How To Cope with Stress & Mental Health Through Laughter, Exercise & Sleep

By Nora Heston Tarte

Fair or not, most women work full time and take on the majority of household responsibilities, and this lifestyle opens women up to high levels of stress.
Between work, school, home responsibilities and family chores, being overwhelmed sometimes feels par for the course.

Mental health is important, and there are ways to combat stresses caused by everyday life with a little care and attention. Carolyn Snyder, a Mental Health Matters/ ELD Instructor and English Department Chairperson at Health Careers Academy sees first hand the effects stress has on female students.

“Women need a consistent plan of exercise, self-care, sleep, and meditation,” Carolyn says. “Once a season “me-cations” don’t match up with consistent careful attention to your overall health.”

So how can we find peace in the everyday? Laughter, exercise, and sleep are the main ingredients for a healthy mental lifestyle.

Laughter It is widely believed that laughter helps us balance out the negative mood caused by stressors. Laughter is “the best medicine” because it releases endorphins in our brains triggering our opioid response system. Research has found deep connections between laughter and lower levels of stress, including that laughing with others spreads positive benefits throughout the group. Laughter can also boost the immune system, and when we are physically healthy it’s easier to be mentally healthy, as well.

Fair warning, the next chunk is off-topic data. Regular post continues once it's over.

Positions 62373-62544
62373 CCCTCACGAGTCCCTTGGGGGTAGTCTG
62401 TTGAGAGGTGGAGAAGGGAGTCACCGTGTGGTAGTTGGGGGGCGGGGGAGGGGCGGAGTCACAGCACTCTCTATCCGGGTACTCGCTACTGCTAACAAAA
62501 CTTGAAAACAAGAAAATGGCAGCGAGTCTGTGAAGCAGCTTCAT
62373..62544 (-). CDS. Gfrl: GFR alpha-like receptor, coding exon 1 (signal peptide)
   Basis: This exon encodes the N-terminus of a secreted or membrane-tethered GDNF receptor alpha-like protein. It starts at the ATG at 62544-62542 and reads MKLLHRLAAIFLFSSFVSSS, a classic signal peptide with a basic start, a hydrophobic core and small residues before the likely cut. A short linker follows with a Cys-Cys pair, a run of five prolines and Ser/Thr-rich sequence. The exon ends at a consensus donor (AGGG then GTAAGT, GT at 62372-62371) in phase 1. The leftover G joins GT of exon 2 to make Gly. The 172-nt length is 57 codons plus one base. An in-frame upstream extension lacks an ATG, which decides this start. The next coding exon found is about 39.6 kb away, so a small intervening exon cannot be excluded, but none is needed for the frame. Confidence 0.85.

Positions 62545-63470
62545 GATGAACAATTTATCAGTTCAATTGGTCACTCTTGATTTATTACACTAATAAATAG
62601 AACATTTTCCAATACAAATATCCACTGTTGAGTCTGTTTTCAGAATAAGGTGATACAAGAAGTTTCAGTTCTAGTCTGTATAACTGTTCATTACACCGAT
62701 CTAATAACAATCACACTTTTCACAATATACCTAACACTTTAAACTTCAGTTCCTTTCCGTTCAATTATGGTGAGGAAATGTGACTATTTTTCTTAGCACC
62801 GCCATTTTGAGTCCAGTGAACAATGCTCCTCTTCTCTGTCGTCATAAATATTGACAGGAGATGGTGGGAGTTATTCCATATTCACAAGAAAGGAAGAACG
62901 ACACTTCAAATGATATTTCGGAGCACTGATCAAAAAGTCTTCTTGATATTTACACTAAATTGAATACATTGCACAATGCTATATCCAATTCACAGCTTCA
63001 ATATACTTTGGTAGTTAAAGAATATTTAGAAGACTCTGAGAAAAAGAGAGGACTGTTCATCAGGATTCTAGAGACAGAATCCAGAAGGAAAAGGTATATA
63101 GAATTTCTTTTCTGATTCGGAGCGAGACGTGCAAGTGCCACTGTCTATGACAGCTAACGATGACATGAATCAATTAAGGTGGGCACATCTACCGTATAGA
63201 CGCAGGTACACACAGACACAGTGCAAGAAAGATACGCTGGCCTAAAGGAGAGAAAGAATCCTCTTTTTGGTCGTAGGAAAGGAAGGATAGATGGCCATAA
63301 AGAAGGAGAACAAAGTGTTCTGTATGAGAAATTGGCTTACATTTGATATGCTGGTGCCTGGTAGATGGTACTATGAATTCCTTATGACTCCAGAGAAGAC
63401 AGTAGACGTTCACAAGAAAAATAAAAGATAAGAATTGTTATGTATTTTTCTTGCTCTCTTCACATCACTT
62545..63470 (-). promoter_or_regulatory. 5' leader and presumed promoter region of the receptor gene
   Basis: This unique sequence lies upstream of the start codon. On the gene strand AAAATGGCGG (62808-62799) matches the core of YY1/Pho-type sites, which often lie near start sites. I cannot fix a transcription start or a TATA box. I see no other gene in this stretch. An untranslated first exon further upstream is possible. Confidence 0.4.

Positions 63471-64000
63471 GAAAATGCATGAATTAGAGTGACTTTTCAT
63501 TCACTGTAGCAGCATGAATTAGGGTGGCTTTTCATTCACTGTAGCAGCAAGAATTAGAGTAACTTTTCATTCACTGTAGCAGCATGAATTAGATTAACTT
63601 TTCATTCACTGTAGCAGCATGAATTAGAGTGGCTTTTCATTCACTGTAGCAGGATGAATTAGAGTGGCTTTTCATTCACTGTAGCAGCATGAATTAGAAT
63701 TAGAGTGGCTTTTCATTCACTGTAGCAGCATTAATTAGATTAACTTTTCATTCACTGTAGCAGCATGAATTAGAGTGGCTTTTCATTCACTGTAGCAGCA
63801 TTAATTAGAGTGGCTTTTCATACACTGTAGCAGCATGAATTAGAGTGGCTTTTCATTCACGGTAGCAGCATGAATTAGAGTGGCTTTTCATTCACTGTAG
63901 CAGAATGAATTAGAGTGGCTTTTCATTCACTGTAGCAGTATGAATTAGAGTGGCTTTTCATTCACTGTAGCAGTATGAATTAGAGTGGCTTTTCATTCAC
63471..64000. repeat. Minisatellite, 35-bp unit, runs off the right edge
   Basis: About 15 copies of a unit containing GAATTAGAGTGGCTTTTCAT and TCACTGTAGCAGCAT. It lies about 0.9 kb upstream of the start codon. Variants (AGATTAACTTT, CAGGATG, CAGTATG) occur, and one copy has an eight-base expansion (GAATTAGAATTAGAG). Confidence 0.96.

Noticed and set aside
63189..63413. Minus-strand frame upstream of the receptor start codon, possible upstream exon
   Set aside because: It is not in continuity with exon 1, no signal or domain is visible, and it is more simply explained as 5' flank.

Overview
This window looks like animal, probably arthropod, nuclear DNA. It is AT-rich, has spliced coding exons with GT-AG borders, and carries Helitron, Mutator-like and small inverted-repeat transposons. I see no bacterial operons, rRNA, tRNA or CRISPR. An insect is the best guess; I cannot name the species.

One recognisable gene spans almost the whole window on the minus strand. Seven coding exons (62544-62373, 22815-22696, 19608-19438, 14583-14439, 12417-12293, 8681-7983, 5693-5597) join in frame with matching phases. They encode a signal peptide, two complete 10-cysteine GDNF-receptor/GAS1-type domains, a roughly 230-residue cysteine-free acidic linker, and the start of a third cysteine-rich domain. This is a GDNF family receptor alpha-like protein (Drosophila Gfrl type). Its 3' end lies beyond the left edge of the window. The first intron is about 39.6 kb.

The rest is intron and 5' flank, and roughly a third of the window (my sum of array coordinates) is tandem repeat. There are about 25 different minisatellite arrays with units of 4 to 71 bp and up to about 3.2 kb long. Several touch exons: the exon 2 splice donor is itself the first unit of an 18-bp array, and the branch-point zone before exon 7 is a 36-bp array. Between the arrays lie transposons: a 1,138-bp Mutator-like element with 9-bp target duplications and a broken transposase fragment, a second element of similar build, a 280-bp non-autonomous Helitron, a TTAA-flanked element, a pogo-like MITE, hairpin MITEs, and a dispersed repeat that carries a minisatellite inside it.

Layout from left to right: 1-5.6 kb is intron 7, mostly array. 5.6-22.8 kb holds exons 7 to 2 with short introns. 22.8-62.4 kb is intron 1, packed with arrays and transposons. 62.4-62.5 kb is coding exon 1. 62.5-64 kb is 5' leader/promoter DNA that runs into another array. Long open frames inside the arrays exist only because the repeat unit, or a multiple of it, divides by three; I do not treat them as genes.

Exercise – Exercise has both short and long term stress relief benefits. “On the short term, any form of exercise relieves stress by releasing endorphins,” Carolyn says. “If the exercise is rhythmic such as swimming or running, it can also help create a meditative state thus also relieving stress. Those who suffer from clinical anxiety benefit even more. As a rule of thumb, engage in aerobic exercise for 20 minutes each day. Long-term results should show after about 10 weeks.

Sleep The cycle of positive sleep and low stress can be a complicated one. Because stress impacts how you sleep and lack of sleep impacts stress, it can quickly become a vicious cycle. “Adults who sleep more than eight hours a night report feeling more patient with their children and partner, feeling less overwhelmed, feel more motivated and feel overall less irritable,” Carolyn says. There’s science to back up the claims, too. When we sleep,  the brain flushes itself of cellular waste much like your circulatory system does for the rest of your body.

Learn More:
Health Careers Academy

931 E. Magnolia St., Stockton
(209) 933-7360
Stocktonusd.net/HCA

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